Monona Grove School Board member Susan Manning would like to see the school district do more to honor the graduating seniors of the class of 2020.
At the Wednesday, May 13, school board meeting, she acknowledged the yard signs in the district honoring the seniors and some online recognition, but she asked if there isn’t more that can be done. Due to COVID-19, seniors will graduate in a virtual ceremony Sunday, June 7.
“Some colleagues have done a better job than I have of being out in front of some scheduled things,” Monona Grove High School principal Paul Brost said. “Because we’re in such a reactive mode, it has been difficult to advertise and plan very far ahead. I can tell you that in terms of the student services staff and other folks, just a lot of time and energy to keep families and kids going academically and trying to get seniors to graduate, so most of our meetings, time and energy have gone into communication and trying to get kids across the finish line more than it’s been around celebrations. That’s not an excuse, but maybe we haven’t balanced that very well.”
Earlier that day, the Wisconsin Supreme Court struck down Gov. Tony Evers’ safer-at-home order, in effect leaving it up to each county on how to deal with the coronavirus. As the board was meeting, Dane County officials issued a safer-at-home order almost identical to the governor’s.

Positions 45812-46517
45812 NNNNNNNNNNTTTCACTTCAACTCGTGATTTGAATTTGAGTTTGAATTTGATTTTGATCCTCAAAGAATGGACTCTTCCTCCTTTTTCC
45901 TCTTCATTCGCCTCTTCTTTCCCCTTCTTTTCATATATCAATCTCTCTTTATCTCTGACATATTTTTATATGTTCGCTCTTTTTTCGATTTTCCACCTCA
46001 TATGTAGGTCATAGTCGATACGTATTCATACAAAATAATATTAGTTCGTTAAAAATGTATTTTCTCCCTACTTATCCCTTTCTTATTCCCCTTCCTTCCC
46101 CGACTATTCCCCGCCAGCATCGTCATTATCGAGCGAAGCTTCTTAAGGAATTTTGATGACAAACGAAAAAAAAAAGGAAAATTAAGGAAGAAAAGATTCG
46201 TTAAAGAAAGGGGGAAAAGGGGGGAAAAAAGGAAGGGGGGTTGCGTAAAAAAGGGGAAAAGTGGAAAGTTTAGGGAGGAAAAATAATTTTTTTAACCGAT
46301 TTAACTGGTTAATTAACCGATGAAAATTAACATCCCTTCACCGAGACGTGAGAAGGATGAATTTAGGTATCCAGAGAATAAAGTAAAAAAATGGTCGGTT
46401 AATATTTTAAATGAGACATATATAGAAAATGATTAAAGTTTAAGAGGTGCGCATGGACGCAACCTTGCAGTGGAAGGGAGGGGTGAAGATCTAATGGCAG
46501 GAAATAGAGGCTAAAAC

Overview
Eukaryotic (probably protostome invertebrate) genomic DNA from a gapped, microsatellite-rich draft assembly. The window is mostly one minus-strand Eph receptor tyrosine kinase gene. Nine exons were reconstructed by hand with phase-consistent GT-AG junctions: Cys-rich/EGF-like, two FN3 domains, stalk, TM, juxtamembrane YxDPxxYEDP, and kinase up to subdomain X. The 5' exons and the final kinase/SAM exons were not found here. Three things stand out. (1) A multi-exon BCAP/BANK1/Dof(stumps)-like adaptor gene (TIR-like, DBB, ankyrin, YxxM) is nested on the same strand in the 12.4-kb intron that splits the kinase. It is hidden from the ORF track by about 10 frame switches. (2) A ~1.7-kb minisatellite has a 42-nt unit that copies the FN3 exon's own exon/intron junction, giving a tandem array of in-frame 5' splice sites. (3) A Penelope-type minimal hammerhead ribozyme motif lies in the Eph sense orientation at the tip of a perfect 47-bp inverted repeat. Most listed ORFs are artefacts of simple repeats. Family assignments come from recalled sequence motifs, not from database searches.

During the time when Evers’ order was in effect, Public Health Madison & Dane County (PHMDC) issued guidelines regarding school functions. Those guidelines did not change with the Supreme Court decision.
“Essentially, their guidance is pretty crystal clear that schools should be holding virtual graduation ceremonies only, we still should not be having students on school grounds at all, and that this guidance is in effect through the entire summer – and specifically that districts should not be planning alternative in-person ceremonies even later in the summer,” Superintendent Dan Olson said.
Olson said officials in other counties provided different guidelines than PHMDC, and in some cases, districts chose not to follow the guidelines, which are not backed up by law or penalties.
He said PHMDC specifically said there should not be drive-thru ceremonies, community parades or arrangements in which students visit school to pick up their diplomas.
Olson noted that some districts planned non-virtual ceremonies before the guidelines were issued.
“It’s important to pay attention to our local guidelines,” board member Susan Fox said.